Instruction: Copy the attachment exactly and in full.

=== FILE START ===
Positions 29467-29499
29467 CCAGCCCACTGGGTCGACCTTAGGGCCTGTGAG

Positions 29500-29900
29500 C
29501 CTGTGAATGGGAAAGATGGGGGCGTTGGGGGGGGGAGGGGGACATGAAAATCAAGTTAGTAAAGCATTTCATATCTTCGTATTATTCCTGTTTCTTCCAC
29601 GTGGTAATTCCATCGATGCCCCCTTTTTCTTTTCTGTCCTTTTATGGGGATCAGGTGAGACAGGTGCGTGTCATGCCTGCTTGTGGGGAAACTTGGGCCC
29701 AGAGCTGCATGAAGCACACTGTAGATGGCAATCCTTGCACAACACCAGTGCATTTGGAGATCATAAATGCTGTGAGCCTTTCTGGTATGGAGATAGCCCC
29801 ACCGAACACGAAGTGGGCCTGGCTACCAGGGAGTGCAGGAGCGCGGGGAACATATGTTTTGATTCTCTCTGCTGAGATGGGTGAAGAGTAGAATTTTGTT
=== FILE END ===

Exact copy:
Positions 29467-29499
29467 CCAGCCCACTGGGTCGACCTTAGGGCCTGTGAG

Positions 29500-29900
29500 C
29501 CTGTGAATGGGAAAGATGGGGGCGTTGGGGGGGGGAGGGGGACATGAAAATCAAGTTAGTAAAGCATTTCATATCTTCGTATTATTCCTGTTTCTTCCAC
29601 GTGGTAATTCCATCGATGCCCCCTTTTTCTTTTCTGTCCTTTTATGGGGATCAGGTGAGACAGGTGCGTGTCATGCCTGCTTGTGGGGAAACTTGGGCCC
29701 AGAGCTGCATGAAGCACACTGTAGATGGCAATCCTTGCACAACACCAGTGCATTTGGAGATCATAAATGCTGTGAGCCTTTCTGGTATGGAGATAGCCCC
29801 ACCGAACACGAAGTGGGCCTGGCTACCAGGGAGTGCAGGAGCGCGGGGAACATATGTTTTGATTCTCTCTGCTGAGATGGGTGAAGAGTAGAATTTTGTT